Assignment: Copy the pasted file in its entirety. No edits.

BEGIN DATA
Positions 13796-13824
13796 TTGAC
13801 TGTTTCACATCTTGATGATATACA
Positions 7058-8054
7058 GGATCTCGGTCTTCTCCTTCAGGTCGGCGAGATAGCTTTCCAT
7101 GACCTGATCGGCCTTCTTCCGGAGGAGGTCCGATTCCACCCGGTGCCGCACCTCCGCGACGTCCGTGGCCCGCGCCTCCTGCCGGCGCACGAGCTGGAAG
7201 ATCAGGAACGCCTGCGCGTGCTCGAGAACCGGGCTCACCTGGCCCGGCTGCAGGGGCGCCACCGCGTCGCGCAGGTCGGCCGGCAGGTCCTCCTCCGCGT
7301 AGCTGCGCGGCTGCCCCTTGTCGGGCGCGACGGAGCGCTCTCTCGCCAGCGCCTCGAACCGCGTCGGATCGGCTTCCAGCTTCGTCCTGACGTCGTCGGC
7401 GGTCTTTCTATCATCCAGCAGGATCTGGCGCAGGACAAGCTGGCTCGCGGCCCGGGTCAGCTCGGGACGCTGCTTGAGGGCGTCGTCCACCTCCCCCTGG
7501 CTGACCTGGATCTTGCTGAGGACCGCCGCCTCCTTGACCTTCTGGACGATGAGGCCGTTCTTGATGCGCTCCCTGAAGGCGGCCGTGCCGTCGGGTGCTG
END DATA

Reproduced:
Positions 13796-13824
13796 TTGAC
13801 TGTTTCACATCTTGATGATATACA
Positions 7058-8054
7058 GGATCTCGGTCTTCTCCTTCAGGTCGGCGAGATAGCTTTCCAT
7101 GACCTGATCGGCCTTCTTCCGGAGGAGGTCCGATTCCACCCGGTGCCGCACCTCCGCGACGTCCGTGGCCCGCGCCTCCTGCCGGCGCACGAGCTGGAAG
7201 ATCAGGAACGCCTGCGCGTGCTCGAGAACCGGGCTCACCTGGCCCGGCTGCAGGGGCGCCACCGCGTCGCGCAGGTCGGCCGGCAGGTCCTCCTCCGCGT
7301 AGCTGCGCGGCTGCCCCTTGTCGGGCGCGACGGAGCGCTCTCTCGCCAGCGCCTCGAACCGCGTCGGATCGGCTTCCAGCTTCGTCCTGACGTCGTCGGC
7401 GGTCTTTCTATCATCCAGCAGGATCTGGCGCAGGACAAGCTGGCTCGCGGCCCGGGTCAGCTCGGGACGCTGCTTGAGGGCGTCGTCCACCTCCCCCTGG
7501 CTGACCTGGATCTTGCTGAGGACCGCCGCCTCCTTGACCTTCTGGACGATGAGGCCGTTCTTGATGCGCTCCCTGAAGGCGGCCGTGCCGTCGGGTGCTG